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Tissue Engineering Scaffolds Based on Photocured Dimethacrylate Polymers for the In-Vitro Optical Imaging of Cellular Activity



Forrest A. Landis, J S. Stephens, James A. Cooper, Sheng Lin-Gibson


Model tissue engineering scaffolds based on photocurable resin mixtures with sodium chloride have been prepared for optical imaging studies of cell attachment. A photo-activated ethoxylated bisphenol-A dimethacrylate was mixed with sieved sodium chloride (NaCl) crystals and photocured to form a cross-linked composite. Upon soaking in water, the NaCl dissolved to leave a porous scaffold with good optical properties, mechanical integrity, and controlled porosity. Scaffolds were prepared with salt crystals that had been sieved to average diameters of 390 um, 300 um, 200 um, and 100 um yielding porosities of approximately 75 % by volume. Scanning electron microscopy and X-ray microcomputed tomography confirmed that the pore size distribution of the scaffolds could be controlled using this photocuring technique.Compression tests showed that for scaffolds with 84 % (by mass fraction) salt, the larger pore size scaffolds were more rigid, while the smaller pore size scaffolds were softer and more readily compressible. The prepared scaffolds were seeded with osteoblasts, cultured between 3 d to 18 d, and examined using confocal microscopy. Because the cross-linked polymer in the scaffolds is an amorphous glass, it was possible to optically image cells that were over 400 um beneath the surface of the sample. These materials will be used for an upcoming study utilizing optical coherence microscopy to examine the relationships between the 3-dimensional structure of the scaffold and the cell response.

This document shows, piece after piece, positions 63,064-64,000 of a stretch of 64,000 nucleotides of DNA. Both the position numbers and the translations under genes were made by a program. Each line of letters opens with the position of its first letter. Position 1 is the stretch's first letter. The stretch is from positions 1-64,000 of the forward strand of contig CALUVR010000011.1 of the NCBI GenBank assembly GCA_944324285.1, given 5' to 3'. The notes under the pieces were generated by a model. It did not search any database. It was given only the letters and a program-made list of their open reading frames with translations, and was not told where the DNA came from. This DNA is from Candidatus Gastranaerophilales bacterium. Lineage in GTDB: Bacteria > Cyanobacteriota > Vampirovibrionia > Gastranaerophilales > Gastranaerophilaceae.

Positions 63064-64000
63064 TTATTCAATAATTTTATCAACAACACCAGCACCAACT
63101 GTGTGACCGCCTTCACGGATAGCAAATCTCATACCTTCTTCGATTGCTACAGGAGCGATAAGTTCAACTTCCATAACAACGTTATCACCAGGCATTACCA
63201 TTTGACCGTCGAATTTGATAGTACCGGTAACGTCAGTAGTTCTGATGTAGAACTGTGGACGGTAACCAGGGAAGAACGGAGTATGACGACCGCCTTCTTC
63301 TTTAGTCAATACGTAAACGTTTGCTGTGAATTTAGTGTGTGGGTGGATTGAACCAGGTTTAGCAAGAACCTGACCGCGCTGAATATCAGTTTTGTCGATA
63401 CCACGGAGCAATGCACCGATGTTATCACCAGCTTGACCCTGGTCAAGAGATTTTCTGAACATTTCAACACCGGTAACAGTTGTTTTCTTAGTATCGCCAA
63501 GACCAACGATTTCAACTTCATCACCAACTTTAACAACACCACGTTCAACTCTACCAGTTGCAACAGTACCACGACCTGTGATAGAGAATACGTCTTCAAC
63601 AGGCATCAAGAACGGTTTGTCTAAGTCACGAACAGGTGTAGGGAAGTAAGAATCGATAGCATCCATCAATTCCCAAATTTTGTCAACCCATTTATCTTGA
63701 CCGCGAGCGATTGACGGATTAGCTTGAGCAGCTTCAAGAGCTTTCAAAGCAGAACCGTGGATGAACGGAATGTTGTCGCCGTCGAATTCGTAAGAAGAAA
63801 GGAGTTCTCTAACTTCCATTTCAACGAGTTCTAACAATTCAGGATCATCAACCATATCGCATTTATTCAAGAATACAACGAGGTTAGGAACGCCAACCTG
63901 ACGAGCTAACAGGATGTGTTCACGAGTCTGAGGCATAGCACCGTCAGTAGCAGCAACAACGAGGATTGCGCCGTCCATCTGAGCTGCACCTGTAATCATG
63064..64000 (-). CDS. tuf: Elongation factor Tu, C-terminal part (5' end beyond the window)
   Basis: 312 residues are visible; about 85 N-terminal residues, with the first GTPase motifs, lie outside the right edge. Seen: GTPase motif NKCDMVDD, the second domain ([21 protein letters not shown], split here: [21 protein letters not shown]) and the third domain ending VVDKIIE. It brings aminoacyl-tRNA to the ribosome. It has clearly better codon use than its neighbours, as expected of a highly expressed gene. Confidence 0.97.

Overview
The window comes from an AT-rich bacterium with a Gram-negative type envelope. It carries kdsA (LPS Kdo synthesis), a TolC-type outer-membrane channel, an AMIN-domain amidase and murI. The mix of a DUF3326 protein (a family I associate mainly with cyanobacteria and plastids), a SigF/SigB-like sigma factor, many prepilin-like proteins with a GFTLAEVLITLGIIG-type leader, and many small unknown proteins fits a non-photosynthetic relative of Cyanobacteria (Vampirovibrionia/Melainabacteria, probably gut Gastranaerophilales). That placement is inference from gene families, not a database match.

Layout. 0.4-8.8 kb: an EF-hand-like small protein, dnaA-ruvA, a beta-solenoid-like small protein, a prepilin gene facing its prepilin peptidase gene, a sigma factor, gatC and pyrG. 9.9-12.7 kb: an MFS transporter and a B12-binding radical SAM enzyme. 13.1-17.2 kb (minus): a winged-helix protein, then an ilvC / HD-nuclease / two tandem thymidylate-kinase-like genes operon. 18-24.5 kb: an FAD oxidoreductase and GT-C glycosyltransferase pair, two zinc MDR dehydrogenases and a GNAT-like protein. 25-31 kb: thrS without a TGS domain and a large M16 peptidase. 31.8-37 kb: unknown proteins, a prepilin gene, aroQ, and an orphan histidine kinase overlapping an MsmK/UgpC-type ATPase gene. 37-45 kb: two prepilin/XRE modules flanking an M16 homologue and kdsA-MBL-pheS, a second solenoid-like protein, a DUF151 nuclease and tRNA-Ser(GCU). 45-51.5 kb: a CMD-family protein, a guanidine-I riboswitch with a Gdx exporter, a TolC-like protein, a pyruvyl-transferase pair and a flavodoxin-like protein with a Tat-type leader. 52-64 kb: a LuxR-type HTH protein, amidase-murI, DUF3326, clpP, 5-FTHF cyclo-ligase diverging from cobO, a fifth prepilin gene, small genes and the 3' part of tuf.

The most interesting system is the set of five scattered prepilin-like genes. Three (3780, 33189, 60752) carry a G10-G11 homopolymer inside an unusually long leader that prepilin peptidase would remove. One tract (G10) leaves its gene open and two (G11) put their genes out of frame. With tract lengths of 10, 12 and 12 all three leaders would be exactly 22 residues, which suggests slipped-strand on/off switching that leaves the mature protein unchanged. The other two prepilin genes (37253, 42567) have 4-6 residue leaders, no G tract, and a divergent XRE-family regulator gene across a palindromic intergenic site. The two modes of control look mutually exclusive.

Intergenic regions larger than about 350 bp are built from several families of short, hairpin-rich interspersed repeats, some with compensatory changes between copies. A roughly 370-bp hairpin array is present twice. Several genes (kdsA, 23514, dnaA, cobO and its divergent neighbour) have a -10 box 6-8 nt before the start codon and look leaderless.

cell morphology, confocal microscopy, image analysis, mechanical properties, photopolymerization, scaffold


Landis, F. , Stephens, J. , Cooper, J. and Lin-Gibson, S. (2006), Tissue Engineering Scaffolds Based on Photocured Dimethacrylate Polymers for the In-Vitro Optical Imaging of Cellular Activity, Biomacromolecules, [online], (Accessed April 17, 2024)
Created March 13, 2006, Updated February 19, 2017